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After this round of chemo the doctors conducted a routine scan and found what they thought was a tumor on Lake’s liver. They were incorrect in this assessment but didn’t discover this until they went in to surgically remove it. After that, he returned to “something approaching normal” until April of this year, when they again found what looked to be a tumor on his liver. Only this time it was real. In his blood there were high levels of CEA, a protein that spikes when there’s a tumor growth, and a subsequent scan of his metabolic activity confirmed the diagnosis. “Last time I had surgery followed by chemo,” Lake told me in a phone interview. “This time what they want to do is a partial round of chemo, interrupted for surgery, followed by more chemo. And the reason behind why they’re doing a partial round before the surgery is because that way they’ll be able to tell if this tumor is being addressed by the chemo or not. Some tumors are chemo resistant.”
Many patients would be immobilized by these taxing treatments, and while Lake is no exception to the detrimental effects of chemo and surgery, he still manages to stay incredibly productive. “To put it in context, last year when I had six months of chemotherapy, I still managed to write 250,000 words of first drafts,” he said. “What happens is that whenever I have a surgery I lose about a month of writing because of the recovery time for the surgery. That has less to do with the surgery itself — though there’s a week or two of total physical blackout — than the anesthesia bubbling around my brain. It really messes me up.” In many ways, the chemo is even worse, though its effects are much more gradual. For the first four months or so, he said, he’s able to continue writing (though how much he writes decreases with each dose), but after that he experiences “a drop to a room temperature IQ.” Eventually, his fiction writing comes to a halt.
If you happen to click into any of the various comment threads of his blog posts, it quickly becomes apparent that Lake has amassed a devoted following within the cancer community, one that extends far outside his fiction fanbase. “Excellent!,” wrote one commenter on a post-surgery entry revealing the false diagnosis of a liver tumor. “My father just received similar news this past week about his bladder. It’s gone, but it contained nothing cancerous-looking.” Others are not so upbeat. “I don’t know how oncology doctors do it either,” one person commented on a post about Lake’s doctor visit. “Russy’s showed up for his birthday party in hospice, which was the last full day he had on earth. He ate cake with us and played guitar and looked – for one brief moment – like he might cry. It’s a higher calling for sure.”
Lake told me he has a digital footprint of about 10,000 daily readers and estimated that about 25 percent of those are there because of his cancer posts. He has become, in some ways, a kind of online voice for the community, one who can put into words the feelings many of them find so hard to express. “One of the reasons I started to blog about cancer was because I realized right away that it’s something that most people don’t like to talk about,” he said. “And because it’s not something people want to talk about, people who do get into this situation don’t have a lot of access to information. It’s hard to find really honest information about things like the emotional impact or the sexual dysfunctions. The doctors don’t want to talk about it and most patients don’t want to talk about it to each other.” Lake gets far more fan mail for his cancer blogging than he does for his fiction. A person may write to him about how his father died of a similar cancer last year and how it was difficult to understand how his father felt until reading Lake’s post. One cancer sufferer told the writer via email that his posts were used to explain the patient’s experience to family members. “Occasionally they’ll say things like, ‘I have three months to live, and thank you for giving me a voice,’” Lake said. “And I answer every single one of those. I answer all my fan mail anyway, but those are the ones I really give attention to, because I know perfectly well that for anyone who writes me there are at least 10 more who didn’t.”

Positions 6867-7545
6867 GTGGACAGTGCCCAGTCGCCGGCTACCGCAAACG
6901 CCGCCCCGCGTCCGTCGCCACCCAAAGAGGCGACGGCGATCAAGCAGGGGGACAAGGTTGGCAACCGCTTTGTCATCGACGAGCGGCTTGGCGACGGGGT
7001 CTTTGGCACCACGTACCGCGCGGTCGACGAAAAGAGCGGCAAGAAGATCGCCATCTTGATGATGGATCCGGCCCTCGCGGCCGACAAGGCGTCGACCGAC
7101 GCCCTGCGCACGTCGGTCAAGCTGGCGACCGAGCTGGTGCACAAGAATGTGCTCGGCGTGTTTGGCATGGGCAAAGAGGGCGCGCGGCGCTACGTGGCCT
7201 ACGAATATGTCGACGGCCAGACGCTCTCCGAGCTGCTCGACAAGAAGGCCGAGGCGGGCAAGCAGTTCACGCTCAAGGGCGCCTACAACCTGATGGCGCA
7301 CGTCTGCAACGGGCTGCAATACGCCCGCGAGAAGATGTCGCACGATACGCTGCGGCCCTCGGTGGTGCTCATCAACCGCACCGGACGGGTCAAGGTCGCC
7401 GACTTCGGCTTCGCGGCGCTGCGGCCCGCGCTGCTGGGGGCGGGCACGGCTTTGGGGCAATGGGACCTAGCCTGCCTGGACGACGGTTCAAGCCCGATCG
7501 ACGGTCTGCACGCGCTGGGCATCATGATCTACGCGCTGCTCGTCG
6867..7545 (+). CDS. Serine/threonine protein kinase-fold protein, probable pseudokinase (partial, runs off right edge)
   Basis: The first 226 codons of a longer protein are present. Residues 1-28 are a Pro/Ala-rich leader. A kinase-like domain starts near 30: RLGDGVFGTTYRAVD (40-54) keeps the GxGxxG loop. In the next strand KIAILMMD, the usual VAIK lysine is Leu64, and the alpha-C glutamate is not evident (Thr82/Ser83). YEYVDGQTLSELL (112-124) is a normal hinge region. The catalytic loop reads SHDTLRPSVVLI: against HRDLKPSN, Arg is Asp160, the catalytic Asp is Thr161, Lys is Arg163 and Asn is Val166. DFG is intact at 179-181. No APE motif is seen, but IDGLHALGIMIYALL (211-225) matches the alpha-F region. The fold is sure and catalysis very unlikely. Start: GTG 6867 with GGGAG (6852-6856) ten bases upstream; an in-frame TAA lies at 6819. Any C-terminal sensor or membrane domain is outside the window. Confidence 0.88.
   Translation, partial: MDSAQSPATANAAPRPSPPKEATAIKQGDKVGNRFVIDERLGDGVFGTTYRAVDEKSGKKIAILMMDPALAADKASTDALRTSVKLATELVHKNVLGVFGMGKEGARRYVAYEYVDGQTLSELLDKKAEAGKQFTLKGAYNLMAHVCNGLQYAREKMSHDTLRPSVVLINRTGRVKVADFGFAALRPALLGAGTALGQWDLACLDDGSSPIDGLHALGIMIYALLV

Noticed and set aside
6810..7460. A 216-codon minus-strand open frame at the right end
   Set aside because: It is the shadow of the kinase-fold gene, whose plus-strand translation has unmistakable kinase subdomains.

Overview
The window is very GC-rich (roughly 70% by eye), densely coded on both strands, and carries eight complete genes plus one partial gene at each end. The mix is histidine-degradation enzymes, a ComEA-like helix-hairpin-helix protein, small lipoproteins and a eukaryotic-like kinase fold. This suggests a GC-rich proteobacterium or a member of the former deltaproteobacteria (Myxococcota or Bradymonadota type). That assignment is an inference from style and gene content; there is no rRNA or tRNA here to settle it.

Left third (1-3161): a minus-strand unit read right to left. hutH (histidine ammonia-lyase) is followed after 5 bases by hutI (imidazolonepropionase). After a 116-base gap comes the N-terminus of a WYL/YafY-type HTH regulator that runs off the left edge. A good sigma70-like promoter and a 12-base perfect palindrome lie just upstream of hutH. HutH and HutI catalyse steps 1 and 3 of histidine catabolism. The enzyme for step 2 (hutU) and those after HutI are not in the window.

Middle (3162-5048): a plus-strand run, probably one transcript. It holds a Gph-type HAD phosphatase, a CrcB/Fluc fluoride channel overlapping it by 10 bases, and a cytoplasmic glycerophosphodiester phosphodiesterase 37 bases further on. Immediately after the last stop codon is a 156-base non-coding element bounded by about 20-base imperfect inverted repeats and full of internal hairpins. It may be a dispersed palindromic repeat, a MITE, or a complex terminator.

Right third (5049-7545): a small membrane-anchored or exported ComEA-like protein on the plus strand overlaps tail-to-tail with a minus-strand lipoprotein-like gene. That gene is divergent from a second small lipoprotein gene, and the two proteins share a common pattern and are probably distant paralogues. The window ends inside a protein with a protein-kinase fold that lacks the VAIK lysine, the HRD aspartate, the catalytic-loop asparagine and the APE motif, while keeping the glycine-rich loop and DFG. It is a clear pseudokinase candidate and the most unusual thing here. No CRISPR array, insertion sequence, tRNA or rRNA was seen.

No one can doubt that Lake is throwing all his energy into fighting his cancer, but at the same time his blog is a rejection of the “cult of optimism” that purveys so much cancer literature. Cancer is a terrible sickness to experience, he said, and his blog goes to great lengths to convey this. “I’m not dissing positive thinking,” he explained. “But honestly, though I’m sure the cult of optimism serves people very well, it tends to mask the fact that this is a desperate and terrible disease and you have every right to feel terrible.”
Ultimately, Lake has mixed feelings about the devoted following from the cancer community. When he set out several years ago to become a professional writer, never did he imagine that his most widely-read work would center around his struggle to survive. “On the one hand I do feel like I’m doing good in the world,” he said. “But on the other hand I’d rather be known as the guy who wrote this book or that book than as a relatively famous cancer patient. I’m proud of it, don’t get me wrong. It’s not as if I wish it weren’t happening. If I have to go through this anyway, I might as well get some significant good out of it.”
This past Friday, Lake embarked on the first of what would be yet another long string of chemo sessions. His blog post marking the occasion, as usual, didn’t bother with any false optimism:
The social and emotional landscape of my life is very different on this trip through chemotherapy, and that practice seems like it belonged to another, happier person who isn’t me any more.
I’m also a lot less frightened this time. Which is not to say I don’t have moments of fear and panic, but the Fear has been almost entirely absent. Mostly I’m pissed off. That, and feeling trepidatious.
The human mind is an amazing thing. That something even this horrific can come to feel routine is… bizarre.